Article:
Design Ord({0, 0, 1, ., 1}, [. 0 1]) = [1 0, 1 0, 1 1, 0 0, 1 1];

The matrix of Fourier basis coefficients. This can be used as a design matrix in a linear model. The first column of the matrix contains an intercept term. The remaining columns contain pairs of basis coefficients, where pair i is defined as the sin() and cos() of i * (2 * π / Period) * x.

Efficiently update an X´X matrix.

The third argument controls whether the row or rows defined in the second argument, X, are added to or deleted from the matrix A. 1 means to add the row or rows and -1 means to delete the row or rows.

The value used to populate the matrix. If value is not specified, 1 is used.

Returns a matrix. Position is a point that is described as a row vector for the coordinate of a row, or as the number of a row. If position is not specified, returns the n nearest rows and distances to all rows. If position is specified, returns the n nearest rows and distances to either a point or a row. Stop is either n or {n, limit}. The limit parameter limits the number of rows that will be found. It can be specified one of two ways: a number, like 5, means return the 5 nearest rows. A list, like {5,10}, means return up to 5 nearest rows, stopping when the distance of 10 is exceeded. In the second case, the last row may have a distance greater than 10. Since the command continues until it finds the closest row beyond the stop radius, this point is also returned. This can be especially useful if there are no rows within the radius.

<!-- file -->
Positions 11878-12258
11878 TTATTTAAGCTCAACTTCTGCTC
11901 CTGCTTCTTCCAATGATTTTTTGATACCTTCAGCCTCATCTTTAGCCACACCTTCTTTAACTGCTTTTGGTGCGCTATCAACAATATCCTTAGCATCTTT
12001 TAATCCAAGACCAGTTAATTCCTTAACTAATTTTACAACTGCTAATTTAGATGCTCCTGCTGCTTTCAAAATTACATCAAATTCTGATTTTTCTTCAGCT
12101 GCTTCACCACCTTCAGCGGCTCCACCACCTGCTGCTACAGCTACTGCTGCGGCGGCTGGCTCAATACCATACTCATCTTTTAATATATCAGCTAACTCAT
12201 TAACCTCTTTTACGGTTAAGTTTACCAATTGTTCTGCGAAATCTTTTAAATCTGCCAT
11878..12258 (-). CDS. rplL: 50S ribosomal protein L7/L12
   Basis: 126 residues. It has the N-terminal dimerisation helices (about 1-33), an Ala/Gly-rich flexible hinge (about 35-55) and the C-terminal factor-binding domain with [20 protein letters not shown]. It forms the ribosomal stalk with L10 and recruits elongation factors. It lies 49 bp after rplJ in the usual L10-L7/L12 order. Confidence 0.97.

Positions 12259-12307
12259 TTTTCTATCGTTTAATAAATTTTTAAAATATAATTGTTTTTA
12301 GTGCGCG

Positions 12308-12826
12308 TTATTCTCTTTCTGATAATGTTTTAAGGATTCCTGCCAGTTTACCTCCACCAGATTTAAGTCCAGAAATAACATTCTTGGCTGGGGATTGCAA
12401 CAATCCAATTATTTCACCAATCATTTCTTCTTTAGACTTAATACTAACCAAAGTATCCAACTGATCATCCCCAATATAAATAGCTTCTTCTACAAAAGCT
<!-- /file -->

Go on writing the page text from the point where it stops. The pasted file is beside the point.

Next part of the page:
Remove either the row specified by number or the rows specified by vector. Returns the number of rows that were removed. Rows that were already removed are ignored.

Re-insert either the row specified by number or the rows specified by vector. Returns the number of rows that were inserted. Rows that were already inserted are ignored.

A list that contains the matrix Beta=Inverse(X'X)X'y and the estimated variance matrix of Beta.

Specifies the method for solving the normal equations. The default Sweep method is more computationally efficient, but you can also specify the generalized inverse ("GInv") method, which is more numerically stable.

A list that contains a vector of the estimates, a vector of the standard error, and a list of diagnostics. The list of diagnostics contains vectors of the t statistics and p-values for the estimates, as well as the R-Square and adjusted R-Square values for the regression fit.

n = 10;

x = J( n, 1, Random Normal() );

y = 1 + x * 3 + J( n, 1, Random Normal() );

{Estimates, Std_Error, Diagnostics} = Linear Regression( y, x, <<printToLog );

`As Table( y || x );`

`Bivariate( Y( :Col1 ), X( :Col2 ), Fit Line( 1 ) );`

Creates a matrix of subscript positions where A is nonzero and nonmissing. For the two-argument function, Loc returns a matrix of positions where item is found within list.

Returns a column vector of subscript positions where the values of A have values less than or equal to the values in B based on a binary search. A must be a matrix sorted in ascending order without missing values.

The new matrix, which has the same dimensions as B. If a value in B is less than the first value in A, the returned subscript position for that value is 1.

Constructs an n-by-m matrix from a list of n lists of m row values or from the number of rows and columns.

mymatrix = Matrix({{1, 2, 3}, {4, 5, 6}, {7, 8, 9}, {10, 11, 12}});